Healthy Feet: Why They Matter for the Rest of Your Body

baby feet

Did you know that fully a quarter of your body's bones are in your feet? These complex marvels of engineering by Mother Nature provide your body with a firm foundation, and are constantly in demand to help move the body from one place to another. With 19 muscles and 26 bones each, your feet are important for the balance and health of the entire body. Dr. Brian Jensen, a chiropractor, offers this perspective: "By age 20, an estimated 80 percent of people develop some type of foot imbalance. By age 40, foot imbalances plague virtually everyone." If the foundation is out of balance, then the rest of the structure (the body) is thrown out of balance. Invariably, this means the ankles, knees, hips and spine are adversely affected. A misaligned spine can cause chronic pain and can increase the risk of other musculoskeletal problems. One key way the feet can cause spinal problems is by causing an imbalance in your gait-the way you walk. If your stride is off a little, it can eventually cause the supporting structures of your spine to be subject to stress in the wrong places, eventually pulling your spine out of alignment. According to Dr. Jenson, collapsed arches ("over-pronation") are the most common source of problems with the feet, causing them to roll inward as an individual walks. Excessive supination ("under-pronation" or the foot rolling to the outside) is the opposite problem. Both over-pronation and under-pronation often leave telltale signs in the uneven way a person's shoes wear over time. Typically, a shoe's heel or sole will become noticeably more worn on either the inside or outside edge. Some pronation is normal, but when both feet pronate too much and for too long a period, then your musculoskeletal health is at risk. The U.S. Centers for Disease Control and Prevention (CDC) warns of two other health problems involving the feet-obesity and diabetes. Carrying lots of extra weight obviously increases the wear and tear on your body's joints and is particularly hard on the feet. Diabetes can affect circulation as well as the peripheral nervous system-especially in the extremities-making it more difficult to walk and more difficult to heal after injuries. Both of these conditions set up a vicious cycle where pain and dysfunction often lead to reduced mobility, which in turn often leads to additional weight gain and diabetic symptoms.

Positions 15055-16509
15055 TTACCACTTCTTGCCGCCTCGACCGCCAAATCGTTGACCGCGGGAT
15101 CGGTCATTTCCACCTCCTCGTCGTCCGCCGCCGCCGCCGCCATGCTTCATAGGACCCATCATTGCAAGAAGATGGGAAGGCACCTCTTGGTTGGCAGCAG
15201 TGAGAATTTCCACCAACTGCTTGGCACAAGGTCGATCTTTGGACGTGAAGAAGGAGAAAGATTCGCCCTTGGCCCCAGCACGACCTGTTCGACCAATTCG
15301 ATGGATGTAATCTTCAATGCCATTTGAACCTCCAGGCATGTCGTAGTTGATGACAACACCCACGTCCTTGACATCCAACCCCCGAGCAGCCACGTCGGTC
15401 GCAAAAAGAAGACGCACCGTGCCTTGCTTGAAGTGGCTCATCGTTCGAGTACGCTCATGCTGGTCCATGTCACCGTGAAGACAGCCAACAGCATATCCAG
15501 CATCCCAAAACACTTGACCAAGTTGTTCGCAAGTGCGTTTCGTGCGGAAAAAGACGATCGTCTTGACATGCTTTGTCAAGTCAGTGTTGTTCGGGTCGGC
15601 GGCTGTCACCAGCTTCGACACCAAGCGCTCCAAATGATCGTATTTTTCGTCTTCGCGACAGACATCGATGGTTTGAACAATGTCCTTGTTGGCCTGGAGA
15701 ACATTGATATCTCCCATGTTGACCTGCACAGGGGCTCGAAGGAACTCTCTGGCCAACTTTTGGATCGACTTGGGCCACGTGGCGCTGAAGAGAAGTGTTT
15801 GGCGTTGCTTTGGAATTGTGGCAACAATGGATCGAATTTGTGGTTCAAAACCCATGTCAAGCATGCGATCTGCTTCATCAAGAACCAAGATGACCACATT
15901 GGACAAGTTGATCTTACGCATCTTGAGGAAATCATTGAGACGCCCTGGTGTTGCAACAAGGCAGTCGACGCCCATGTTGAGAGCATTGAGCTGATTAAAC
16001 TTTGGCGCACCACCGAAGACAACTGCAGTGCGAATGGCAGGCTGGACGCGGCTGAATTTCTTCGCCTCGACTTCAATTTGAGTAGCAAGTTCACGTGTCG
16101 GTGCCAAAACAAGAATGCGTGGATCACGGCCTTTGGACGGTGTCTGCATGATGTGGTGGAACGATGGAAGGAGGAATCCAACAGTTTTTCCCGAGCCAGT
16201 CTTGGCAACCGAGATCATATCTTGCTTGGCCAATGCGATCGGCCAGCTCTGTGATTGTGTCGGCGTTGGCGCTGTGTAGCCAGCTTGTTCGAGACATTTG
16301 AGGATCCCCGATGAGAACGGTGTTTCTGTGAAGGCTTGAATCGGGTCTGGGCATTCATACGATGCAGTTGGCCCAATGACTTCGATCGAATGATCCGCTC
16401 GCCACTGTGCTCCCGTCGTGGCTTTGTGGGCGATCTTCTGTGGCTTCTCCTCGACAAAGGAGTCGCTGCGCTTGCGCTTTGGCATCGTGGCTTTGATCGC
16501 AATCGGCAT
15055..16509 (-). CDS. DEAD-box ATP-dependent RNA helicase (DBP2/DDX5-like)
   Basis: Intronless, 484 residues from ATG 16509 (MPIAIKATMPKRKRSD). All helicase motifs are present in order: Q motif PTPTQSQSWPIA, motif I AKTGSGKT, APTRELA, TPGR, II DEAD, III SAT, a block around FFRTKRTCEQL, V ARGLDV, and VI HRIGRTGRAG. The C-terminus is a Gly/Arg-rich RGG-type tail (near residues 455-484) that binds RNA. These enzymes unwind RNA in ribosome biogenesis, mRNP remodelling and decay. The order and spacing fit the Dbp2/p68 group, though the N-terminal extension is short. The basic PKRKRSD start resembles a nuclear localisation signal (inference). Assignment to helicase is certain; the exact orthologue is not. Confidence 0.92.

Depending on your particular situation, your chiropractor can assist you in finding the proper orthotics for your feet to help correct these kinds of mechanical issues and increase the amount of healthy cushion for absorbing the shock of walking. And remember-the condition of each foot can change over time, so visit your chiropractor regularly to see if you need special insoles to protect your feet, ankles, knees, hips and spine.